From the streets of Romford to a flat in Harold Hill: One Havering rough sleeper’s story

PUBLISHED: 12:00 18 February 2019

Former rough sleeper Hughie Carroll has credited the work of Havering Council and the Salvation Army with getting a roof back over his head. Photo: Havering Council

Former rough sleeper Hughie Carroll has credited the work of Havering Council and the Salvation Army with getting a roof back over his head. Photo: Havering Council


After spending years living on the streets, former rough sleeper Hughie Carroll now has a place to call home.

He was previously sleeping on friends’ settees, or, sofa-surfing, as it’s commonly called. He’d sleep almost anywhere he could find a bed for the night, and hadn’t looked too much to the future.

The 64-year-old has always lived locally but his fortune changed when his marriage broke down 20 years ago. Suddenly finding himself homeless, he stayed with friends while working as a bricklayer.

After work, Hughie would hang out with friends or pass time in the library to keep warm.

When he couldn’t stay with friends, he would check into Havering’s night shelter where he would be provided with a hot meal, he could shave, shower and bed down for the night.

He would visit Romford’s Salvation Army which provides daily meals for the homeless and rough sleepers. He sometimes also headed to the Apostolic Church in North Street which provides hot meals on Saturdays until lunchtime.

His last residence was with a friend.

He said: “I asked if I could put my head down for a couple of weeks and I ended up staying for a year and half, but my friend had to move, so I had to leave.”

One night he said a woman, who he didn’t know, saw him on the streets and asked if he was homeless.

At first a little wary, Hughie didn’t divulge much information, but the woman, who turned out to be from London Street Rescue, which works alongside Havering Council, left her card.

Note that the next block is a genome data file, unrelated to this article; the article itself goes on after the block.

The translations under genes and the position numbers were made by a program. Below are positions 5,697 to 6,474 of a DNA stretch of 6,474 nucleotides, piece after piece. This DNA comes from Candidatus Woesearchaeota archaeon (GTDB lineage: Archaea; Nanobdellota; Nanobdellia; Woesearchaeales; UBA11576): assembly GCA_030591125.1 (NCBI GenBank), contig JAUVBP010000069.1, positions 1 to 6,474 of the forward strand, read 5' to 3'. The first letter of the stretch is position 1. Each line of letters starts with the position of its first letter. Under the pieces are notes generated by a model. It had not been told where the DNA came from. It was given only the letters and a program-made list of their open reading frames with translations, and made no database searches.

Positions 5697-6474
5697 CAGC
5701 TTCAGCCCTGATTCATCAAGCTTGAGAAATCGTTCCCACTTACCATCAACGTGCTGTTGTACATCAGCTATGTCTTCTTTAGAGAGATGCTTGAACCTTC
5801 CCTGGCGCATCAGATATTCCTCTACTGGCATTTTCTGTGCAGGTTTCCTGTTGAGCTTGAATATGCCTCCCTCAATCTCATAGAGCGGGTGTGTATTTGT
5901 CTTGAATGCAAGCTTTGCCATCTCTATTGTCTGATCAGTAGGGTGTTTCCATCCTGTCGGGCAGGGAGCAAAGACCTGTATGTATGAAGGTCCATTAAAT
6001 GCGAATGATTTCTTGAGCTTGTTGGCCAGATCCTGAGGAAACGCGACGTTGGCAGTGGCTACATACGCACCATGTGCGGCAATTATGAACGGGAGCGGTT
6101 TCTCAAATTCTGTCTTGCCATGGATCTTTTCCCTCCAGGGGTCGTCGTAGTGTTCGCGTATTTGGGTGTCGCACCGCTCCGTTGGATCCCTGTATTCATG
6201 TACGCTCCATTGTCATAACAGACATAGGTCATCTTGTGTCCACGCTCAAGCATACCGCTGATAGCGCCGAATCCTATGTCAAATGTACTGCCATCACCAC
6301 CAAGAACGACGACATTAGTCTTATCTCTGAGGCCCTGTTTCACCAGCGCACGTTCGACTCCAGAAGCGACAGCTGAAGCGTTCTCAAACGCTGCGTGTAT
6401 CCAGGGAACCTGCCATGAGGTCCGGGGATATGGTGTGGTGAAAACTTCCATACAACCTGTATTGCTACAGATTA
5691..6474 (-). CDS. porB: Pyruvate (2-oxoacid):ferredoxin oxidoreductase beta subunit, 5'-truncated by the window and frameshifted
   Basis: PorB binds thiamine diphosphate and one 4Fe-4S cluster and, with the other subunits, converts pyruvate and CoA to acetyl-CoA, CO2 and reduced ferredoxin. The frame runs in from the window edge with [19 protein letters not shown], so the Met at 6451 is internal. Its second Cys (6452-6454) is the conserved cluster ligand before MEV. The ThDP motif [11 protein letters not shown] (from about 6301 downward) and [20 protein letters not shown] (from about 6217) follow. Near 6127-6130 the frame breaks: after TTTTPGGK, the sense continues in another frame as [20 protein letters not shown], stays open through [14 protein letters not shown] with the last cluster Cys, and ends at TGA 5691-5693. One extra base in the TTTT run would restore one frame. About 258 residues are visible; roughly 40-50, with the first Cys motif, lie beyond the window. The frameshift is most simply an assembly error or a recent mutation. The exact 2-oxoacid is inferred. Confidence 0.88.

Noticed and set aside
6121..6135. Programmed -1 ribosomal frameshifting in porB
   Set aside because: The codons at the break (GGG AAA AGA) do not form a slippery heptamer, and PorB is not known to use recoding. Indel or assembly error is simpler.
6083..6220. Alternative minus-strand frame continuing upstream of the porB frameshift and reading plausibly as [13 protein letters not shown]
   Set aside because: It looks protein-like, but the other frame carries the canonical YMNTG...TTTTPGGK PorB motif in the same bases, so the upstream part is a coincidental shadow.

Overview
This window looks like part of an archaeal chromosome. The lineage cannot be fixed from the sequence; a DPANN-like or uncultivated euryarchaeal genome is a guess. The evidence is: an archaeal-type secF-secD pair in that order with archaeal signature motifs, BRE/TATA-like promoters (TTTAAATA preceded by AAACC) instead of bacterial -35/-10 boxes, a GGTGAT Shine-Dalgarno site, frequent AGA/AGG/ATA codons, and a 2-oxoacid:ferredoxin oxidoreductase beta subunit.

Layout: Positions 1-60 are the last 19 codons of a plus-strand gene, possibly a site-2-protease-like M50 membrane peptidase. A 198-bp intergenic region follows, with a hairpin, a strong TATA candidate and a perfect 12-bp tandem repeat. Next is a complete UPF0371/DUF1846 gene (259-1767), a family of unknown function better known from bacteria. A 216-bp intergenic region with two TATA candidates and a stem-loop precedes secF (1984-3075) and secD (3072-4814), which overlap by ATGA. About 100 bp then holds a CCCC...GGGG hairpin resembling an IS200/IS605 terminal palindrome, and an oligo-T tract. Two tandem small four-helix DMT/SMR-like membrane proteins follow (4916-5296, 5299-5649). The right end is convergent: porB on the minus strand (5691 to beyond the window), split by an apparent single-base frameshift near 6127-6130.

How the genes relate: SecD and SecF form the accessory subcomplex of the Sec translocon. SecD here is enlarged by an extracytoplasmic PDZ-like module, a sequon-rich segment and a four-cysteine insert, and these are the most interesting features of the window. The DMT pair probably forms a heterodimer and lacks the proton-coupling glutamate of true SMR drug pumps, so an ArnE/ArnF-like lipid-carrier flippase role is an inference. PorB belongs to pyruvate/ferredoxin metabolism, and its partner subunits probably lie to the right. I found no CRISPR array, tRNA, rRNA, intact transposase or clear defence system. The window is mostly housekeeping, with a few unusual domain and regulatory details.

After initially refusing help, Hughie contacted her the following day and he was put in touch with the Public Advice and Service Centre (PASC) in Romford town centre.

From there he was introduced to Havering’s rough sleepers’ team who took him under their wing. Things began to move more swiftly.

He was placed in accommodation in Harold Hill, where he still lives now.

“I have everything I need – a bed, shower, gas and electricity and fridge.”

Some people are known to miss the streets and the camaraderie that it brings, but Hughie said he is enjoying his current home.

“You don’t miss the cold. During the day it gets boring, because you have nothing else to do. When you’re at home you can put the telly on or go to your mates or do some shopping.

“On the streets you get fed up as every day starts looking the same and there is nothing to look forward to. You just want to sleep and get to the next day,” he said.

But what advice would he give to someone still on the streets?

“There are some people who don’t want to be helped and others who don’t know where to go, but there is help and support available at the Salvation Army or the PASC.”

During the coldest months, between December and March 31, the government operates a Severe Weather Emergency Protocol (SWEP) which means that when the temperature falls below 0c every local authority has to ensure that accommodation is made available to people sleeping rough in their area.

Councillor Joshua Chapman, Havering’s Cabinet Member for Housing, said: “There are many people out there who for one reason or another have found themselves homeless and they should not be without a roof over their heads this winter.

“In partnership with numerous agencies, the council is geared up to provide advice and support, as well as meals and accommodation.

“We have actively been seeking out rough sleepers to make them aware of this support.

“In addition, we regularly carry out night time counts so that we know who is on the streets to ensure adequate provisions are in place.”

If anyone sees someone rough sleeping, they can call Havering Council on 01708 432824 or 01708 433999, out of hours, or visit or

If a member of the public wishes to support the homeless, they should give directly to the charities and organisations supporting them rather than to people begging who may already have accommodation and be receiving support.

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